New Testament Gospel Doctrine Lesson 34: “Keep the Ordinances, As I Delivered Them”
1 Corinthians 11-15
Paul’s first epistle to the Corinthians, as discussed in lesson 33, focuses on the many problems the Christians in Corinth faced due to differing teachings and beliefs entering in from many factions. These included issues regarding chastity, idols, the resurrection of Christ, and many other issues. In this second lesson on First Corinthians, we focus on more of the issues Paul covers.
“Let no man seek his own, but every man another’s wealth” (1 Cor 10:24).
The Corinthians were seeking their own. They had personal agendas, with which they sought to change the church to meet their own desires. They were selfish to the point that it was affecting their relationships within the church, and even within their families.
Paul was forced to give them guidance on the roles of husbands and wives, according to Jewish tradition. That tradition was that all should wear a covering, symbolizing that men are subject to God, and women to their husbands. Such guidance is still followed by some Christian religions, while others have adapted it some to modern times. The LDS belief is that the man and woman are equal, and can also be found in chapter 11:
“11 Nevertheless neither is the man without the woman, neither the woman without the man, in the Lord.
12 For as the woman is of the man, even so is the man also by the woman; but all things of God.”
The LDS Church teaches they are equal, yet there is still a hierarchy in the family to ensure order prevails. The parents make a presidency, with the father presiding and the wife as his counselor. The husband should ensure his wife’s counsel is listened to, considered, and generally heeded in many cases. From the Proclamation on the Family, we read:
“By divine design, fathers are to preside over their families in love and righteousness and are responsible to provide the necessities of life and protection for their families. Mothers are primarily responsible for the nurture of their children. In these sacred responsibilities, fathers and mothers are obligated to help one another as equal partners. Disability, death, or other circumstances may necessitate individual adaptation.”
The Lord’s Supper
There seems to have been a tradition in Corinth, where people would attend the religious meetings of the various temples primarily for a free meal. The Lord’s supper seemed to have been used as a meal by many, and so was causing dissensions.
Paul complained that some were coming to the Lord’s supper only to fill their bodies or get drunk. He insisted they eat at home, and attend the Lord’s supper for the purpose of renewing the covenant with Christ.
“27 Wherefore whosoever shall eat this bread, and drink this cup of the Lord, unworthily, shall be guilty of the body and blood of the Lord.
28 But let a man examine himself, and so let him eat of that bread, and drink of that cup.
29 For he that eateth and drinketh unworthily, eateth and drinketh damnation to himself, not discerning the Lord’s body.”
The focus here is: those who partake of the bread and cup must be remembering the Lord’s sacrifice, and not their bellies. To partake of the blessed sacraments with no thought to the covenant one makes with God causes condemnation, for such a person does not take his covenants with God seriously. For the Corinthians, it became a very serious issue, because many were using the Lord’s supper as a place for food and wine, just as they did with at the pagan temples. Many in our day partake of the divine without first making themselves holy. They profane the sacrifice of Christ’s flesh and blood by their insincere actions and indifference.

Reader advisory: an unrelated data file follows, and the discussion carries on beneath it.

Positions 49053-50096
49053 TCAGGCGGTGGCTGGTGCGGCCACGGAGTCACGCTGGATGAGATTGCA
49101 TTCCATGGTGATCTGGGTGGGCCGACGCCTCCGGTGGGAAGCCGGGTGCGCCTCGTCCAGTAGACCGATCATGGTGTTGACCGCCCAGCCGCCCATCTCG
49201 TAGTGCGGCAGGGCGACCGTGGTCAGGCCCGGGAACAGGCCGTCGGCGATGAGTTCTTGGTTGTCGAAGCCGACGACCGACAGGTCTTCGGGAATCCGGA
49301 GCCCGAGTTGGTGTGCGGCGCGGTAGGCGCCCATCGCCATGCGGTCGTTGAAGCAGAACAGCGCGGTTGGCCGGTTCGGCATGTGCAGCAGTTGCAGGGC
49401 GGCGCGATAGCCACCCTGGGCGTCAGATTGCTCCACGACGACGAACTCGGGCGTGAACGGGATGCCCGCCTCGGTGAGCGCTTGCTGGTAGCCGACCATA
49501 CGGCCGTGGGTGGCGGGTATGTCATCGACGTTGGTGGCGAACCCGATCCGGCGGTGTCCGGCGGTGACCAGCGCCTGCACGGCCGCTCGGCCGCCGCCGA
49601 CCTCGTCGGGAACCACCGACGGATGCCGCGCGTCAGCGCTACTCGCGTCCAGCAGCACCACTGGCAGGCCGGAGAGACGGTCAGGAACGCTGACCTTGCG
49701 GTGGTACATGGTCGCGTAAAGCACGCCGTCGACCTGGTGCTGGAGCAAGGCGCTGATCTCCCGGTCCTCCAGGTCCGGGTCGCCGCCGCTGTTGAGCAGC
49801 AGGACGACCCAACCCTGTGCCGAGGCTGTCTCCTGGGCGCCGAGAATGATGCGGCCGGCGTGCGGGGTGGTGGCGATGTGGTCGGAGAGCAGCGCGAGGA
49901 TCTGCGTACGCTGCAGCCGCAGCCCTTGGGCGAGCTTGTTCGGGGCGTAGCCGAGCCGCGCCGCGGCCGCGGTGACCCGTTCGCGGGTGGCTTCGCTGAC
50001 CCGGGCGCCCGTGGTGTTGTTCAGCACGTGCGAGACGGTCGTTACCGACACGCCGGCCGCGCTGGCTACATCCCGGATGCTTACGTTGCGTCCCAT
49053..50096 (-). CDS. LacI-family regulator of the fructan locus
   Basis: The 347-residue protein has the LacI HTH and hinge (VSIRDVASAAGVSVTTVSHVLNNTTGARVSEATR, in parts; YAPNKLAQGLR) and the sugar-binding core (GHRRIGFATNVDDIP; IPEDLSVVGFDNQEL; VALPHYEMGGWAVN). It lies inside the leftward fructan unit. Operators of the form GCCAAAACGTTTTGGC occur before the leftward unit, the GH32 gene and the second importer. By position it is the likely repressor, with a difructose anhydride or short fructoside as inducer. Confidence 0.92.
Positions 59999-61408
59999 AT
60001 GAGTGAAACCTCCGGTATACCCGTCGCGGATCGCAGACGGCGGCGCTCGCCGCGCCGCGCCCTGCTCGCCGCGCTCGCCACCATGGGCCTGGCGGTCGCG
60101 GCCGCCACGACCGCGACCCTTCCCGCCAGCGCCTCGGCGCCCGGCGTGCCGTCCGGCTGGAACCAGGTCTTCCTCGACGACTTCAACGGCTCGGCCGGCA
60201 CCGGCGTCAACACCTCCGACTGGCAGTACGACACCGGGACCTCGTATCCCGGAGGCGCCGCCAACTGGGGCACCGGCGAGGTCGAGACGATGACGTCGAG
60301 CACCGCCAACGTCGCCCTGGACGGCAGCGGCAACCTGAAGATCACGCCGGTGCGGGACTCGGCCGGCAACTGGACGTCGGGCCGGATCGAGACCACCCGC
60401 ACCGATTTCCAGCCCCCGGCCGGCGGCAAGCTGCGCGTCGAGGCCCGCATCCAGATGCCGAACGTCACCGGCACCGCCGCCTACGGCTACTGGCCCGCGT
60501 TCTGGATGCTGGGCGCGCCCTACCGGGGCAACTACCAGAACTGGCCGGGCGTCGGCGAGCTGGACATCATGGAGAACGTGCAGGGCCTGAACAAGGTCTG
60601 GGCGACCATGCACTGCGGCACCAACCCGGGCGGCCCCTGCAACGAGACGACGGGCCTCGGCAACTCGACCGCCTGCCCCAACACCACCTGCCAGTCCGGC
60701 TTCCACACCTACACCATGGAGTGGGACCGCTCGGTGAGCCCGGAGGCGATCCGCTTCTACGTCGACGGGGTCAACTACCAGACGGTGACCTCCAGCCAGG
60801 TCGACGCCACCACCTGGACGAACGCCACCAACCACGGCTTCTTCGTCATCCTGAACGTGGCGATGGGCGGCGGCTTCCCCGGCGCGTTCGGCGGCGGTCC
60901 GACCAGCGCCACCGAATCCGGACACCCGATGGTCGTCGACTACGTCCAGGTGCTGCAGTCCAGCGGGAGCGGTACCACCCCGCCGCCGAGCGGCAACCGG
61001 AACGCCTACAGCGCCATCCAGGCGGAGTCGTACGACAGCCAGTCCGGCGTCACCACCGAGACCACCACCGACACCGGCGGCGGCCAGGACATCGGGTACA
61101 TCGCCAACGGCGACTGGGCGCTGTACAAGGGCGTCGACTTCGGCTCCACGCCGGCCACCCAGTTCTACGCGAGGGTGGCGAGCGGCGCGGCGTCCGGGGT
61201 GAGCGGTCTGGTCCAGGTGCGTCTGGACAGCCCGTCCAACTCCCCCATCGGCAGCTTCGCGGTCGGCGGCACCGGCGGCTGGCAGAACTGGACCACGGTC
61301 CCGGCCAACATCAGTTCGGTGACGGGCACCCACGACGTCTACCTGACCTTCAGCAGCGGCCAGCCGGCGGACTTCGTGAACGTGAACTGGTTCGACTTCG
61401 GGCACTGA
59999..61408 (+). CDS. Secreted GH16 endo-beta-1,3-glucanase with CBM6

Gifts of the Spirit
1 Cor 12
That Paul had to explain to the Corinthians how the Holy Ghost worked with people is telling of how far they drifted from the core Christian teachings. The pagan religions, which led people to worship “dumb idols” also encouraged many to believe Jesus was accursed: the common assumption of people who were crucified. Yet, Paul insisted that only through the Holy Ghost can a person know that “Jesus is Lord” (vs 3).
With such an understanding, we can see that most Christians have been touched by the Holy Ghost with at least one gift: a testimony of the Savior.
Yet, Paul exclaims there are many different gifts available, all from the same Holy Spirit. And not only Christians, “But the manifestation of the Spirit is given to every man to profit withal” (vs 7). All mankind is touched on some level by the Holy Spirit. This is not the same as the “Gift of the Holy Ghost” which in its fullest regard means the Spirit becomes a constant companion and guide in all aspects of a person’s life. It does mean that God inspires all mankind, giving them special abilities. And all of these special gifts come from the Holy Ghost.
Most of us know people who seem inspired with wisdom or knowledge. Did Einstein figure out his theories of relativity on his own? Or did God inspire him, enlightening his mind so he could figure out such amazing theories? The ancient Greeks believed mankind was inspired by the muses. We know mankind is inspired by the Holy Ghost.
For those who embrace Christ, Paul seems to suggest a greater level of such gifts of the Spirit. Whether a person is Jew or Gentile, when they embrace Christ, are baptized, and receive the Holy Spirit by the laying on of hands (Acts 8:18, 19:6), they become a vessel able to receive a greater portion of the Holy Ghost and its powerful gifts.
“28 And God hath set some in the church, first apostles, secondarily prophets, thirdly teachers, after that miracles, then gifts of healings, helps, governments, diversities of tongues.”
There is a pattern set forth from Adam on down that helps us see how the Spirit and God’s power work. The pattern begins with apostles and prophets, those holding the priesthood authority to perform ordinances of salvation (baptism, gift of the Holy Ghost, Lord’s supper, etc), establish doctrine, and guide the Church in all things, even as the apostle Paul was now doing for Corinth.
Next, are teachers to explain the doctrines of the church to the believers and those investigating the claims of Christ as Lord. Paul sent this epistle to Corinth with teachers to correct the wrong occurring among the Christians there. Only after the foundation of leadership is established can the miracles and gifts occur in an orderly fashion.
“29 Are all apostles? are all prophets? are all teachers? are all workers of miracles?
30 Have all the gifts of healing? do all speak with tongues? do all interpret?”